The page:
How remote team can help your business
We were 100% remote in HappyTeam from day one. That was one of the first things we’ve all agreed to. And we’re more than happy to see this approach spreading all over the world with more and more companies that are going remote or remote friendly at least.
You can find many articles over the web that will tell you how much better life of a remote developer is, but have you ever considered how being remote or working with a remote team could help your business? Let’s analyse this problem from a few perspectives.
Broader talent pool
Right now we have people working from 4 different cities already. By being remote we’re not limited to searching people only in one city or area. We can find great people all over the world, ones that share our values, present great expertise and are as passionate about helping our clients as we are!
Remote workers are happier
TINYpulse - a company specializing in improving other companies’ culture and employee engagement - prepared a survey “What leaders need to know about remote workers”. They have collected answers from over 500 remote employees and compared their responses with benchmarks calculated from “over 200,000 employees across all work arrangements”. They found that remote workers are happier (based on answers to the question “How happy are you at work?”) and feel more valued (based on answer to the questions “How valued do you feel at work?”). What does it mean for you? I hope you are at least aware of many publications about how general happiness influences employee performance. Happy employee is more engaged with your product, it’s more likely he will share his ideas and go that extra mile if needed.
Being remote also helps in keeping a healthy work-life balance. Removing daily commute from your schedule (traffic jams can spoil the mood for rest of the day!) lets us spend more time with our families or on hobbies. There is nothing more refreshing than leaving my home office for a short while to play a bit with my little daughter in the next room. Even 10 minutes makes me smile, not mentioning it’s a good exercise too! And I feel that I’m there when she is rising, not in an office, seeing her just for a moment before sleep.
You often get more organised engineers
That’s not an obvious one. Not every great engineer is a great remote worker. Being successful remotely needs a bit more focus, self organization and motivation. That results in people that feel more self-reliant, ask questions, act by themselves instead of just reacting to your actions. I’m not saying people in the office can’t be similar, they just don’t need to.
We’ve got you covered
Right now the whole HappyTeam works in one timezone, but even now, with flexible hours we have someone working almost 24⁄7. People can organize their work to suit their natural rythm, no matter if it’s because someone is an early bird or a night owl. That means that even if something bad happens, there is a great possibility that someone will be around to help, and with a remote organisation you don’t need to wait until someone comes to the office.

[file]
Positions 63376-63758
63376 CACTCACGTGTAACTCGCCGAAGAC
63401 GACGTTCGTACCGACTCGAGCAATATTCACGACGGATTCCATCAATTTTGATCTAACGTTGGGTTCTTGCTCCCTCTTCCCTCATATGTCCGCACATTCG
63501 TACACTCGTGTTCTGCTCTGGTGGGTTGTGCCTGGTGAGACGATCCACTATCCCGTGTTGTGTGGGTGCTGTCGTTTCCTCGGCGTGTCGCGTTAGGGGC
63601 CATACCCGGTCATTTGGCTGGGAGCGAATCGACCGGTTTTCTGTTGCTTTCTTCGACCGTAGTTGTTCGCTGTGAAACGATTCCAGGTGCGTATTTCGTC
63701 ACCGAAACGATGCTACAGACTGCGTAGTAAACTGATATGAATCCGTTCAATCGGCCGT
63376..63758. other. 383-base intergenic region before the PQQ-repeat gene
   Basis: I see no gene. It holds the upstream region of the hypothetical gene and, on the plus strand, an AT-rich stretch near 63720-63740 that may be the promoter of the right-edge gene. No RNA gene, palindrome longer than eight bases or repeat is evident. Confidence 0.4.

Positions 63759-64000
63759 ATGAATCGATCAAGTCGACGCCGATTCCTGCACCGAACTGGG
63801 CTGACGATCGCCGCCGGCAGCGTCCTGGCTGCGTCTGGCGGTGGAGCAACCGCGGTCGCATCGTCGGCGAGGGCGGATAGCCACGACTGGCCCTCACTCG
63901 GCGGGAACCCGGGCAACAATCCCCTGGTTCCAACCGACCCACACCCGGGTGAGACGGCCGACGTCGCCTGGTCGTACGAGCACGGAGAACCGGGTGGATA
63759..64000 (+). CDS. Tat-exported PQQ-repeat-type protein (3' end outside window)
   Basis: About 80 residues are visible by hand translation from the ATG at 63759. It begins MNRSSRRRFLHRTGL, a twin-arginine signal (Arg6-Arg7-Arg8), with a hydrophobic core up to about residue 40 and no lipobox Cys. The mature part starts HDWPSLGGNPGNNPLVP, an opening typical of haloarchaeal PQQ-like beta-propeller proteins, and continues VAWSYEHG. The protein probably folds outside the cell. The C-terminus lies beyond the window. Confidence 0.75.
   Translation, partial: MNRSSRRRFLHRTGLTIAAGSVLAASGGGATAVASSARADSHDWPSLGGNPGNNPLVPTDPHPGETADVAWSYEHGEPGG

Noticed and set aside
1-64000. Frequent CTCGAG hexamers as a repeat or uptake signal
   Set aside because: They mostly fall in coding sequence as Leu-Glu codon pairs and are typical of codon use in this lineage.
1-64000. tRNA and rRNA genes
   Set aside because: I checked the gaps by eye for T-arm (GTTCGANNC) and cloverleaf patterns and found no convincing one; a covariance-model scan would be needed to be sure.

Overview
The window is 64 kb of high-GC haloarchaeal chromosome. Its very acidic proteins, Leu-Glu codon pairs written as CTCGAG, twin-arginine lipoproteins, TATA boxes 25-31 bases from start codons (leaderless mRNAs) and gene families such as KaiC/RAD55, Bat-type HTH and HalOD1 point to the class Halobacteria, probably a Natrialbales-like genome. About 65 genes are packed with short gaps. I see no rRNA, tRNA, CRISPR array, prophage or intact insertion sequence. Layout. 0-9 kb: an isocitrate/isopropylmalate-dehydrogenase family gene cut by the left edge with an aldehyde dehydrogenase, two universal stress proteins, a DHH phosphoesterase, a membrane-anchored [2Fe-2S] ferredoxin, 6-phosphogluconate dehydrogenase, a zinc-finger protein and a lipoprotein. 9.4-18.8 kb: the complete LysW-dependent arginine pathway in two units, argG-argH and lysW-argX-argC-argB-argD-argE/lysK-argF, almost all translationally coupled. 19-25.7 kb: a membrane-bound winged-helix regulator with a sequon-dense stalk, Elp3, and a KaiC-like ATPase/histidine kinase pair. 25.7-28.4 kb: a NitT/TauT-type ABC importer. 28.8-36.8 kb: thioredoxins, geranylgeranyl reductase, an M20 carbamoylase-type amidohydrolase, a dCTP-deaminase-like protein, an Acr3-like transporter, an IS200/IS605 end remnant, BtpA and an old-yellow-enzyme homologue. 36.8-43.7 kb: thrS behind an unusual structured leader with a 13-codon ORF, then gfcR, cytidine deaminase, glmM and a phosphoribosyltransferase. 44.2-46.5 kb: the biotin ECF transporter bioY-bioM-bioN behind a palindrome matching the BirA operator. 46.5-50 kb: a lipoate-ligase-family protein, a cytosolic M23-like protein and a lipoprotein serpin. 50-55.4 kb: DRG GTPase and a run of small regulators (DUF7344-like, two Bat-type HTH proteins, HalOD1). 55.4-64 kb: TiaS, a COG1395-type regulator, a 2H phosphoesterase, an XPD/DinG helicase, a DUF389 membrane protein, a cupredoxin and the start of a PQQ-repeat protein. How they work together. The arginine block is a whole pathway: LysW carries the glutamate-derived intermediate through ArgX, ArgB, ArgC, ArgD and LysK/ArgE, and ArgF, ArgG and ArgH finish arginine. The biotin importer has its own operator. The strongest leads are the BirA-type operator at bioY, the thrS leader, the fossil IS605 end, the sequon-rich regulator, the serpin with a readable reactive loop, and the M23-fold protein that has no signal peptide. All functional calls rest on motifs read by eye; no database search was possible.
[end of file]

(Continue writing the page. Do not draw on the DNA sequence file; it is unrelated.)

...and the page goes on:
There is one rule, that’s very important while working with remote people — even if only one employee is remote, whole communication in the organization needs to suit working remotely. That’s a game changer. As communication cannot be done in person, remote teams put special attention to communicate more deliberately, with more clarity. You can’t just talk to someone in the kitchen or tap the shoulder of your colleague in the next cubicle. That is why remote teams make extensive use of tools. Less decisions are made over coffee, more are leaving a mark in documentation. It’s easier to share knowledge, because more things are written down and decisions are easier to track.
You’ve probably already heard about ‘the zone’, a state in which a developer is completely focused on his task, understands the context and all implications of what needs to be done. This is humorous way to show how ‘getting in the zone’ works in the office :)
And it’s not a myth. Today’s applications are big and complicated products with thousands of lines of code, often scattered across many interoperating services. It takes an effort to build a map of what’s going on in a developer’s head. Without this we wouldn’t be able to follow data flows and understand how our code impacts the rest of application and what side effect could it cause. In an office it’s not an easy task. We’re usually sitting in a big open space (although there are number of publications stating it’s counterproductive), surrounded by various distractions like a group of guys talking about yesterday’s football game, another team having a standup meeting few steps away or someone talking over the phone next to you. It does not help when you need to stay focused. And how does it end? You rent this nice and cosy office in a city centre, as you heard that open space can help collaboration, you hire your developers, but when you enter the room all you can see is headphones :)
Working remotely helps you manage those interruptions. You can choose where you work and when you work, limiting all the interruptions that could happen and choose what’s best for the moment.
As you can see, hiring remote teams has way more advantages than reducing costs. It’s not a new passing trend, but rather a continuous industry effort to increase productivity and quality in IT and in our lives.